Begin the transition to a beautiful, low-water landscape in your home, business, or public space by removing half of the turf grass this summer. For every one thousand square feet of lawn removed, 90 gallons of water is conserved each time that lawn would have been watered. Now you are ready to add low-water, local native plants and drip irrigation this coming winter. The California Native Plant Society website has information on how to remove your lawn, lists of local native plants that fit your needs and landscape conditions, and tips on how and when to plant them. If you have trees in the lawn area being removed, don’t forget they will still need to be watered.

Landscaping while very important for all of us is a major source of water use. We want beauty and shade in our outdoor spaces; and insects, birds, and animals depend on the plants we choose to survive. Local native plants not only save water, they significantly contribute to the beauty of our region and are critical and highly desirable habitat for local insects, birds and animals.

Ralph Propper, Board President, ECOS

July 8, 2021

Sacramento, Calif. – The following statement was issued today by Jessica Law, Executive Director of the Water Forum, and Sean Bigley, Board Chair of the Regional Water Authority, in response to Gov. Gavin Newsom’s Proclamation of a Drought State of Emergency, expanding the emergency to nine additional counties, and asking the public to voluntarily conserve 15 percent.

“The Governor’s announcement today underscores the severe drought conditions throughout California and in the Sacramento region.

“Sacramento-area leaders across the region’s major municipalities yesterday issued a news release imploring the public to increase their conservation efforts, and we support the Governor’s call for a voluntary 15 percent reduction.

“We understand that the public has continued to conserve since the last drought, and we applaud those efforts. Now, we are asking residents to do more. Increasing conservation this summer will help the environment of the Lower American River and decrease the potential for water shortages in 2022 if drought conditions persist.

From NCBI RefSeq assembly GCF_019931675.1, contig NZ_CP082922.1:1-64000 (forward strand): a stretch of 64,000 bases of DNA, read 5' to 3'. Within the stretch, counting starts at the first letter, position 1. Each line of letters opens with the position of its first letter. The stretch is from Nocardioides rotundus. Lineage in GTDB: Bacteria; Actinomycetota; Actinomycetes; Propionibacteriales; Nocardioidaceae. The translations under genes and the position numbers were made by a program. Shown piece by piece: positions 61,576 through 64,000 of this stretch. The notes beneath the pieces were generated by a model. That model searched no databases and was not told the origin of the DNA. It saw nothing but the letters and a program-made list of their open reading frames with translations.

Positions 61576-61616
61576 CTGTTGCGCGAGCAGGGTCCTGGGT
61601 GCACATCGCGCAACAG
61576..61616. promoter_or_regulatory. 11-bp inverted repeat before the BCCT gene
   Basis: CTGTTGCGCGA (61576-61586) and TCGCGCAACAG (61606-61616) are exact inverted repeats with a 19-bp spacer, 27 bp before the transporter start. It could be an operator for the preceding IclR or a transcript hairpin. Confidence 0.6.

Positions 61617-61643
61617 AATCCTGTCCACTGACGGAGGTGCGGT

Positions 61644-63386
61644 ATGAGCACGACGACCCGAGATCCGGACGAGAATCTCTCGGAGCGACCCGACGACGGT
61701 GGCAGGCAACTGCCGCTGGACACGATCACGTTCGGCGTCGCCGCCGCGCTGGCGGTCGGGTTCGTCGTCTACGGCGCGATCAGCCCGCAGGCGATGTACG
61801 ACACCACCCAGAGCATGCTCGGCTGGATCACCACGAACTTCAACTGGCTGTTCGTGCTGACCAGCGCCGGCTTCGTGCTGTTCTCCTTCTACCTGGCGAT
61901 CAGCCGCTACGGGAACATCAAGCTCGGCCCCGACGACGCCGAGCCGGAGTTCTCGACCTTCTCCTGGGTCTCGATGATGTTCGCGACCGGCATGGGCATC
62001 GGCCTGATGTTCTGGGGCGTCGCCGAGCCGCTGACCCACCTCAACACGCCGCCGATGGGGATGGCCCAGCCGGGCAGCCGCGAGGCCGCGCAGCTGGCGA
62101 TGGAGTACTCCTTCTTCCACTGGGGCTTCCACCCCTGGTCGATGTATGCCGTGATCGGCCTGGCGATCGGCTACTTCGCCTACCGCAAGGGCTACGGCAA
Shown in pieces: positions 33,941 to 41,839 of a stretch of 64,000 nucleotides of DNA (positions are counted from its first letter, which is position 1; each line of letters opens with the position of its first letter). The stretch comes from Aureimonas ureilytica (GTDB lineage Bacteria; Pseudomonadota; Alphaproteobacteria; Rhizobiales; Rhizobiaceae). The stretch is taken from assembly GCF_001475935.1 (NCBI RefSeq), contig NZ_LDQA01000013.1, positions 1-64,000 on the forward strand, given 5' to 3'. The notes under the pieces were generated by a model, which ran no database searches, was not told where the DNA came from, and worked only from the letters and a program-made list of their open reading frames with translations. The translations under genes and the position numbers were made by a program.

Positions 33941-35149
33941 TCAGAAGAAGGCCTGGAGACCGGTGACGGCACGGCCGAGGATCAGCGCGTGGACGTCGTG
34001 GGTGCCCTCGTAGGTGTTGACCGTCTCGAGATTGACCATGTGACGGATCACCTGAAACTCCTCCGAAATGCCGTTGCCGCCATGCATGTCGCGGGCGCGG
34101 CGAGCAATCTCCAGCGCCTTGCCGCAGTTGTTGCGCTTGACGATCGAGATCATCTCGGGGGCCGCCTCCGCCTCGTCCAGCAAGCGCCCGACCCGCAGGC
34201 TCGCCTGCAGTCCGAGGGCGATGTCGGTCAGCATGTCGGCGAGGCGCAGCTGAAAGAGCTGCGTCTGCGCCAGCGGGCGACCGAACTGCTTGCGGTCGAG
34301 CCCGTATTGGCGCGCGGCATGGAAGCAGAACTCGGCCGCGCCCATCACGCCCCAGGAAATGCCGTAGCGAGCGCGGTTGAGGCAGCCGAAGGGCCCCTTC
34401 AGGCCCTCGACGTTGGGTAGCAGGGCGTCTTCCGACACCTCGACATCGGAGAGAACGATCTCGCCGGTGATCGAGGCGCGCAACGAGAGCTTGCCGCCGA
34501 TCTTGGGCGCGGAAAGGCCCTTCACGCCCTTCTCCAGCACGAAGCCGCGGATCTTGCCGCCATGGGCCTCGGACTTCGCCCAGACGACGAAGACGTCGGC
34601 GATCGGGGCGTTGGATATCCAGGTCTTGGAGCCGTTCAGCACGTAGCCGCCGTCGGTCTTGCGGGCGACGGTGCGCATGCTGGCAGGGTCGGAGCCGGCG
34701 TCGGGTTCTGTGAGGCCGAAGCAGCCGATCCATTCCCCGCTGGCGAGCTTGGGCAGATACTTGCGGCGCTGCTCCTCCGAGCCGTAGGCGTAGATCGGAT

“There are many easy and quick water-saving actions that can be taken today, such as dialing back sprinklers by two minutes (while continuing to water your trees), making sure sprinklers and drip irrigation run in the morning, adding mulch to conserve moisture and fixing household leaks.

“Also, there’s never been a better time to take advantage of the many rebate programs available to help with downsizing or replacing a thirsty lawn with beautiful low-water plants or upgrading to efficient irrigation and fixtures.

“You can find more water-saving tips, information about rebates and landscape watering guidelines at”

The Sacramento Water Forum is a diverse group of business and agricultural leaders, citizen groups, environmentalists, water managers and local governments working together to balance two co-equal objectives: to provide a reliable and safe water supply for the Sacramento region’s long-term growth and economic health; and to preserve the fishery, wildlife, recreational, and aesthetic values of the lower American River. Learn more at

The Regional Water Authority (RWA) is a joint powers authority representing 20 water providers serving 2 million people in the greater Sacramento region. Formed in 2001, its primary mission is to help its members protect and enhance the reliability, availability, affordability and quality of water resources. Learn more at


Photo by Dominika Roseclay from Pexels